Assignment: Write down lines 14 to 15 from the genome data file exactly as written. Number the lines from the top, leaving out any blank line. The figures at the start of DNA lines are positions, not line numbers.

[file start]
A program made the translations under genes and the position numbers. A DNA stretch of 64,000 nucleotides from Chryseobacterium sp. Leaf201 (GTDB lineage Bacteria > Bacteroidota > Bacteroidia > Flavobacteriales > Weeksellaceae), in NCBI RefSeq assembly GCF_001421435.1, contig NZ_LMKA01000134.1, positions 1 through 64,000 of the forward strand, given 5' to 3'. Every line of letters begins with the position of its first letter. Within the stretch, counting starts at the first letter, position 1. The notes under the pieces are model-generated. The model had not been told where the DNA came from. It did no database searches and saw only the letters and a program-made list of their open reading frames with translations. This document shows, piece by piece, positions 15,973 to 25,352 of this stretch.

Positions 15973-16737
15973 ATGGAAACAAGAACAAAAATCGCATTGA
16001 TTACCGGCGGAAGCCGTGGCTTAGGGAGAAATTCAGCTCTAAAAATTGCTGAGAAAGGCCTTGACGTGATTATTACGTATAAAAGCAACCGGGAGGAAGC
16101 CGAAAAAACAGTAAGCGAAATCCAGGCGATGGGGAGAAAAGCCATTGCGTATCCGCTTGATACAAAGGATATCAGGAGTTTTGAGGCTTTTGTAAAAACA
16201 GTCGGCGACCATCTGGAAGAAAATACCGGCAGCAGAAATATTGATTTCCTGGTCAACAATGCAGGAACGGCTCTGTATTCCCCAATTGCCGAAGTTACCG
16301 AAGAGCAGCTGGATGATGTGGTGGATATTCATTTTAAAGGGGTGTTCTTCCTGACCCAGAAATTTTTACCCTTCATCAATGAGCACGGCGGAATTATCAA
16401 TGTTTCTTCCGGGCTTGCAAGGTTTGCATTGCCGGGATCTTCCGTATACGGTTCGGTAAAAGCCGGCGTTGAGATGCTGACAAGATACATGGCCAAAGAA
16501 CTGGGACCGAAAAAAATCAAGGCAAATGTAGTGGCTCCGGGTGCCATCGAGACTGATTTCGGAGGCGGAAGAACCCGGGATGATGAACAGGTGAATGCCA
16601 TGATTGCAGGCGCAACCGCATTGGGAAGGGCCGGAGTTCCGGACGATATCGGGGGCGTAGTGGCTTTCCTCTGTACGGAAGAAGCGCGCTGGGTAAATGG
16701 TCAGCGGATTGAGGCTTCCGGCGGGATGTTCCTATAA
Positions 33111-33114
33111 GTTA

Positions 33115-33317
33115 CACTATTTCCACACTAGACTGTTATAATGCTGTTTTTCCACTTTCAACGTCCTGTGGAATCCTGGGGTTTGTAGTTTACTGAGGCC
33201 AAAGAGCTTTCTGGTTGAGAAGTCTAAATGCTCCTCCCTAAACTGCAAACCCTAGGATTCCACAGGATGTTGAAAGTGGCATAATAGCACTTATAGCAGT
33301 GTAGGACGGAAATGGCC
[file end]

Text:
Positions 33115-33317
33115 CACTATTTCCACACTAGACTGTTATAATGCTGTTTTTCCACTTTCAACGTCCTGTGGAATCCTGGGGTTTGTAGTTTACTGAGGCC